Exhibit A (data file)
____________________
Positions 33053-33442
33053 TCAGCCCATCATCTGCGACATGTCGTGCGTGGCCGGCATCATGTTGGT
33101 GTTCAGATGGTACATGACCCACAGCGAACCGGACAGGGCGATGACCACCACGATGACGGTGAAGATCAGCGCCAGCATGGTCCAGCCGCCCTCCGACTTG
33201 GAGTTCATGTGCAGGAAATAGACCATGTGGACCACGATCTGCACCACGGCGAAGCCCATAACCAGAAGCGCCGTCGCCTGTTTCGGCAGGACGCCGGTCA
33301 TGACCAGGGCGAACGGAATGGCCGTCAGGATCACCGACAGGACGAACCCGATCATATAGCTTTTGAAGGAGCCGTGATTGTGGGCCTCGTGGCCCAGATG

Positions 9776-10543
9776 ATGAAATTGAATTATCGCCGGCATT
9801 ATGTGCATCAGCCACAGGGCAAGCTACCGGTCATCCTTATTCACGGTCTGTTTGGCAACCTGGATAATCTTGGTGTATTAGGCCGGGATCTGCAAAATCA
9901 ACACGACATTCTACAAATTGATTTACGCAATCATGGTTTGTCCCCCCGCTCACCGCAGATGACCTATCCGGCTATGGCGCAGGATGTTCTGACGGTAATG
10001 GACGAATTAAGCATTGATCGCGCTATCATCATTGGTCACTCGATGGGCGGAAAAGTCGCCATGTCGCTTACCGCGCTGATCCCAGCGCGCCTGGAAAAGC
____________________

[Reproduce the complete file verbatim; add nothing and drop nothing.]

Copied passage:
Positions 33053-33442
33053 TCAGCCCATCATCTGCGACATGTCGTGCGTGGCCGGCATCATGTTGGT
33101 GTTCAGATGGTACATGACCCACAGCGAACCGGACAGGGCGATGACCACCACGATGACGGTGAAGATCAGCGCCAGCATGGTCCAGCCGCCCTCCGACTTG
33201 GAGTTCATGTGCAGGAAATAGACCATGTGGACCACGATCTGCACCACGGCGAAGCCCATAACCAGAAGCGCCGTCGCCTGTTTCGGCAGGACGCCGGTCA
33301 TGACCAGGGCGAACGGAATGGCCGTCAGGATCACCGACAGGACGAACCCGATCATATAGCTTTTGAAGGAGCCGTGATTGTGGGCCTCGTGGCCCAGATG

Positions 9776-10543
9776 ATGAAATTGAATTATCGCCGGCATT
9801 ATGTGCATCAGCCACAGGGCAAGCTACCGGTCATCCTTATTCACGGTCTGTTTGGCAACCTGGATAATCTTGGTGTATTAGGCCGGGATCTGCAAAATCA
9901 ACACGACATTCTACAAATTGATTTACGCAATCATGGTTTGTCCCCCCGCTCACCGCAGATGACCTATCCGGCTATGGCGCAGGATGTTCTGACGGTAATG
10001 GACGAATTAAGCATTGATCGCGCTATCATCATTGGTCACTCGATGGGCGGAAAAGTCGCCATGTCGCTTACCGCGCTGATCCCAGCGCGCCTGGAAAAGC